Posted by: Naomi Slade | August 13, 2010

Know Your Poison – book review

Don't Eat Autumn Crocuses!

Colchicums are toxic if eaten

Here for your delectation is a book review:

With a long-standing interest in plant toxicity and botany in general, and regularly fielding questions about this from friends and acquaintances I was pleased to receive a copy of Elisabeth A Dauncey’s new Poisonous Plants book, published by Kew.

According to the cover it is designed for parents and carers to which the blurb adds educators, medics, gardeners, nurserymen and just about everyone involved with plants or people – which is great, this is a book that has been needed for ages. The Author has worked both with Kew Gardens and with Guy’s and St Thomas’ hospitals on plant toxicity so the credentials are good and its value to nurserymen and medics (ie those who don’t spend a lot of time wrangling small children) is instantly apparent. However, as one permanently on alert for hazards of the berries-in-mouth kind, my interest was in ease and accessibility of the information. 

A good peruse later, it appears that this is a book that lends itself to proactive use (rather than reactive ‘oh god they’ve eaten this what is it?’ use). It is a great thing to have on the shelf to do the occasional assessment of the garden and check it out for things that might be better at the back of a border, or avoided until children are bigger. But the language could be considered quite daunting and nursery school staff, for example, may not have the assumed familiarity with this level of botanical and medical detail.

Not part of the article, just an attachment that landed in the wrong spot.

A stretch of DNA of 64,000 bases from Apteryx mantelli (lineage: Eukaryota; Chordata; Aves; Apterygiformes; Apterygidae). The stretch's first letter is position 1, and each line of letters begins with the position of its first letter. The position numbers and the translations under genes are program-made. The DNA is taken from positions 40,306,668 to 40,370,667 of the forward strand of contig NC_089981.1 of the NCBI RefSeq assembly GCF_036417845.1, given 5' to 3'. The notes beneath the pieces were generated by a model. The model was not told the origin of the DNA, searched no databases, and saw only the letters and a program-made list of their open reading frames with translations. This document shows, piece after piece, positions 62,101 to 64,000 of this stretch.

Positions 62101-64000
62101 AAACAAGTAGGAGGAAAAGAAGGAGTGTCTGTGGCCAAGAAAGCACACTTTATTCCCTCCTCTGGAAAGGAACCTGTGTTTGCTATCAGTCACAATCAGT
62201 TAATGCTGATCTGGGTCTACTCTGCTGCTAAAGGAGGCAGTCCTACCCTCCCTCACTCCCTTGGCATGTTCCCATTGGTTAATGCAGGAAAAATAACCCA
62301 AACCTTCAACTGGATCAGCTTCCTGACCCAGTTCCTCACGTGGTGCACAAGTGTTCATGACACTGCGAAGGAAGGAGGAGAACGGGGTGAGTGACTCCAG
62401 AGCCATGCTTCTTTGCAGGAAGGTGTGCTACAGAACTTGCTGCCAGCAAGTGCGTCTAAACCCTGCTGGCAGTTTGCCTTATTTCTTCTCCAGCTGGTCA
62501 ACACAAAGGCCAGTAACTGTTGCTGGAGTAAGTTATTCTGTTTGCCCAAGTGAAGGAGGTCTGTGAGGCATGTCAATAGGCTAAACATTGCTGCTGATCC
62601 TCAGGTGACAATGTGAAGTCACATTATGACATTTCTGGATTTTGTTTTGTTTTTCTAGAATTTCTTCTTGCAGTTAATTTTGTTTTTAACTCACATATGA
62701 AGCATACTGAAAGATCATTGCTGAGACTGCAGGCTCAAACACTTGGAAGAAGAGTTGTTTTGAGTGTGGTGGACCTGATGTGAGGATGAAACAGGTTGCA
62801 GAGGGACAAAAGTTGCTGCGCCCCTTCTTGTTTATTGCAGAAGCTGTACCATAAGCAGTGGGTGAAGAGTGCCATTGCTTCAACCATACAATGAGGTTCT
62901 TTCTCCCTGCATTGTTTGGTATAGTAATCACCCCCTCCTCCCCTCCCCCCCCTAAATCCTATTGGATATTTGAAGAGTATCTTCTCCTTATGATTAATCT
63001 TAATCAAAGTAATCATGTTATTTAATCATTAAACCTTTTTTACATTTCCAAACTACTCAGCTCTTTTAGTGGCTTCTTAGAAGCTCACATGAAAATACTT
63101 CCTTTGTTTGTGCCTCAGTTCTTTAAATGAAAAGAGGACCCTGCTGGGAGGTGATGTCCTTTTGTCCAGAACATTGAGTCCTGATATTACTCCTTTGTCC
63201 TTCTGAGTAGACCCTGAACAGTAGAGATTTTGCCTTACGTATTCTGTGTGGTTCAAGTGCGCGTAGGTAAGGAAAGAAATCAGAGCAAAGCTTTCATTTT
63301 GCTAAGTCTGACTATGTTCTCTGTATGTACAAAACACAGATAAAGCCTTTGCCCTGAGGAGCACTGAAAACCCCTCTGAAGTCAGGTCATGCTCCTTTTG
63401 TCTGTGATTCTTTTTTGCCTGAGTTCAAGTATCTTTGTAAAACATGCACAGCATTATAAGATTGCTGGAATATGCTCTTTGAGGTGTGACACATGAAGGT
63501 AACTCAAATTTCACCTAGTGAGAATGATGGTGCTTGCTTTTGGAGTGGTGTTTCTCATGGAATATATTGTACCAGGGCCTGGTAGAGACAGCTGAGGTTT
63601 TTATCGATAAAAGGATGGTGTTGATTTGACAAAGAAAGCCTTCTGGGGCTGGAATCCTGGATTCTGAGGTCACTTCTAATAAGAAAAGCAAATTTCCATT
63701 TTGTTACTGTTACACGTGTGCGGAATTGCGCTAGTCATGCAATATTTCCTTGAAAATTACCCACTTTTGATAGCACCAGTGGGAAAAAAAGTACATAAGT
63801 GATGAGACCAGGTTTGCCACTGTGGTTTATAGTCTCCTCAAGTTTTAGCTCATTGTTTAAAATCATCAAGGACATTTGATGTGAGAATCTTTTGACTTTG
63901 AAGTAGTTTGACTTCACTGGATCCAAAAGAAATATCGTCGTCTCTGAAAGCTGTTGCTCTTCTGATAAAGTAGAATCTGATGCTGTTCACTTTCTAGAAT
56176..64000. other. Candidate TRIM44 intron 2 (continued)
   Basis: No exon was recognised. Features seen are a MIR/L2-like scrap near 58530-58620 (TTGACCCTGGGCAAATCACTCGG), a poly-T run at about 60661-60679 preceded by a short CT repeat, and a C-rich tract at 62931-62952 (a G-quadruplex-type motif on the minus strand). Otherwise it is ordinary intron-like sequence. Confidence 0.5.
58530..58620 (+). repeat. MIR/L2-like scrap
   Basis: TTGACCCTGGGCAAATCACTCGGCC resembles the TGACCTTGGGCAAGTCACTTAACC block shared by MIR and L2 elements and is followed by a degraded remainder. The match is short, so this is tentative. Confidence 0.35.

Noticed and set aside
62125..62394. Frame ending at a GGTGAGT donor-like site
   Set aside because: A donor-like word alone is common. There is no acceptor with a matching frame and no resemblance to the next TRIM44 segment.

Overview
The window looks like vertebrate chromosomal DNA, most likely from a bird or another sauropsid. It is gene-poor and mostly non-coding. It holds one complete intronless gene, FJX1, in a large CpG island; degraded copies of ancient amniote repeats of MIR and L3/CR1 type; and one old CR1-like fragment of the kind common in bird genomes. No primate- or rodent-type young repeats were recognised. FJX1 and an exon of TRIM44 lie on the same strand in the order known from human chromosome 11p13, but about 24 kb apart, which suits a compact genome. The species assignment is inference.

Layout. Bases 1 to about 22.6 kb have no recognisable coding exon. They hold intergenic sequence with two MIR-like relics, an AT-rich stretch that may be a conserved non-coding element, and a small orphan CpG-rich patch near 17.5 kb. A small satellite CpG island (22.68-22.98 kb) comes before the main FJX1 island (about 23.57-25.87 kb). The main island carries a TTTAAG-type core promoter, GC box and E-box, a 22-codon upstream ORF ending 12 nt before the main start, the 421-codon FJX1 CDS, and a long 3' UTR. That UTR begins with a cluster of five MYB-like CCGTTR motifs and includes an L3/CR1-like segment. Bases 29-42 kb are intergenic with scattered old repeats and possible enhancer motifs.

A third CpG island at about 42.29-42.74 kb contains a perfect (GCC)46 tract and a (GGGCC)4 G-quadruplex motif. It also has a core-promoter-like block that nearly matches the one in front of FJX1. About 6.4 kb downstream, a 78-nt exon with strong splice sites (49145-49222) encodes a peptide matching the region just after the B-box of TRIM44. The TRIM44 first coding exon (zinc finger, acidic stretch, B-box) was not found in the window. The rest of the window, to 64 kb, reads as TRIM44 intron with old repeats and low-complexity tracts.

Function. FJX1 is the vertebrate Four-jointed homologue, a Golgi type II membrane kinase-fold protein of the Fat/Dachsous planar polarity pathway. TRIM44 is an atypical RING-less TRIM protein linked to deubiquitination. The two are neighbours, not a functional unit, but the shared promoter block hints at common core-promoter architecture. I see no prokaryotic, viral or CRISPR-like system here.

There are some good sections  – the first aid tips and ‘most toxic plants at a glance’ (aka ‘panic and go to hospital now’) are very useful. And the ‘fruiting plants of ‘low’ toxicity’ (aka ‘phew, it is just a nibble of pyracantha/hypericum/mahonia/berberis berries, wash out mouths and scold’), cover most of the plants that I am most often asked about.

 But for use under stress there are failings. While you can make a good guess at the symbols that indicate what part of the plant is poisonous and where to find it, I only found the key (sensibly but discreetly located under pull-out flaps) when I read the publication info. A traffic-light system of toxicity would also have been useful. And while the profiles of similar-looking plants are grouped together for ease of identification this means that until you are familiar with the book there is no logic to the listings even if you do know the Latin.

To its credit , the index is good and has both Latin and common names, so you can find what you want if you are being systematic.

 The trouble is that when a child appears with a mouthful of unidentified plant or a spreading mystery rash, people are rarely systematic and are likely to be reduced to leafing frantically through to find something that looks a bit like the culprit. All one wants to know at that point is ‘should I panic, and if so how hard?’. An interesting and slightly intellectual browse is not on the cards.

That said, this is a book that makes a decent fist of advising a dauntingly wide target audience. It should be compulsory reading for medics and garden nursery staff and every home, school, nursery and childminder should have a copy – just do your homework in advance.

Poisonous Plants: a guide for parents and childcare providers by Elizabeth A Dauncey (Kew Publishing 2010. ISBN 978 1 84246 406 9, £15, www.kewbooks.com

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